Stringfellow v. Concerned Neighbors in Action

480 U. S. 370

March 9, 1987

Worried by a local hazardous waste site, a group of busybodies banded together and called themselves Concerned Neighbors in Action (CNA). CNA moved to be joined as a party in a lawsuit the United States was conducting against the waste site. The District Court ruled that CNA did not have a right to intervene, but permitted them to intervene anyway with some tight restrictions placed on its participation in the suit. CNA tried to appeal this decision immediately.

Unanimously, the Court smacked down CNA’s attempt at interlocutory appeal. Powell explained that decisions on intervention are only appealable after final judgment in the case, unless the issue would be  non-reviewable at that later stage. As a party, CNA retained full rights to appeal the intervention decision once a final ruling had been made on the hazardous waste site. CNA argued that courts would be reluctant to disturb such a final judgment afterward. In response, the Court essentially said ‘tough sh!t, pals.’ Powell also slapped down the argument that the restrictions placed on CNA’s participation effectively amounted to a denial of intervention (Brennan and Marshall concurred, but did not join this part).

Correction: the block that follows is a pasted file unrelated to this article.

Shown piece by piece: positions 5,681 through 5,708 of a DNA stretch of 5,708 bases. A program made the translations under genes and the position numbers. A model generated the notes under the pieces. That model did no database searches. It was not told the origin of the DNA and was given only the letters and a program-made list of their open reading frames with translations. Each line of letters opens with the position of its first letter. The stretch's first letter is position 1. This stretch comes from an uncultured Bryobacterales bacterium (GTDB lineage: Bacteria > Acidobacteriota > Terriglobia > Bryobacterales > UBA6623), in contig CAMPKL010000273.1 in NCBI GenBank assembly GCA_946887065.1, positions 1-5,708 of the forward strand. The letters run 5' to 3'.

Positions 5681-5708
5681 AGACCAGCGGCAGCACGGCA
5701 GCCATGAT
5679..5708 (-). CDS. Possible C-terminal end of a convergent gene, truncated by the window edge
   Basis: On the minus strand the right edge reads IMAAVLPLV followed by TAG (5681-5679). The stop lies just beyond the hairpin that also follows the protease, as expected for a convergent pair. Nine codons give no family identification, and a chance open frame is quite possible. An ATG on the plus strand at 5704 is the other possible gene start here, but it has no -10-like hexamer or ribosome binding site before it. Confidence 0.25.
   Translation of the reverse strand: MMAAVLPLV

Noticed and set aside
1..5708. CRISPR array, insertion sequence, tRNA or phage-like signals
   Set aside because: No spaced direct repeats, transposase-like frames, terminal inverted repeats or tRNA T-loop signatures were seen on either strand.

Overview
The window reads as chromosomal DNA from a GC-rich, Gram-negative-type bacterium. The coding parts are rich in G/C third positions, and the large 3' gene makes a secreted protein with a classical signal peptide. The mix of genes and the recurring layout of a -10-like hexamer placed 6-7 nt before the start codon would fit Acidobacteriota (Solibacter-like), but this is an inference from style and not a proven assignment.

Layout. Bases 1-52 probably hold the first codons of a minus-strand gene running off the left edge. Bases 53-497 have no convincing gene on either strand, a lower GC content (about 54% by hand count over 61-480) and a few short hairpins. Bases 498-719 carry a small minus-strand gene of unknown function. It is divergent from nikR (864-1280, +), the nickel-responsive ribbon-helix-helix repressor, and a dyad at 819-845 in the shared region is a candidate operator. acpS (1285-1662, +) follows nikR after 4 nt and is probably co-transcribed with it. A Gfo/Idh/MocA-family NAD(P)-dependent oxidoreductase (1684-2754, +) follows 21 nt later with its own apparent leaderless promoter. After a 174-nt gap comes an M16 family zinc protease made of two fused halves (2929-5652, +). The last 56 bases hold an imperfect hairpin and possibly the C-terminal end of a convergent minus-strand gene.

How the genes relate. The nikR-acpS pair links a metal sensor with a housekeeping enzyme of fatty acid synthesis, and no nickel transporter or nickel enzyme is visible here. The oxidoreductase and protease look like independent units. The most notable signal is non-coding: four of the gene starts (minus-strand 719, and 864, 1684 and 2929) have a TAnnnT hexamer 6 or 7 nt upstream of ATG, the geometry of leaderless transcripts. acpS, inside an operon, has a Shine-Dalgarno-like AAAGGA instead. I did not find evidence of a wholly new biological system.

Brennan, joined by Marshall, wrote to point out that in the absence of an immediate appeal, CNA did have the right to seek a writ of mandamus. He also felt the argument that the restrictions on participation effectively denied intervention proved far too much, since even parties with a right of intervention could validly have restrictions placed on their appeals rights. All in all, a very good day – gotta love it when the Court unanimously pwns irritating busybodies.

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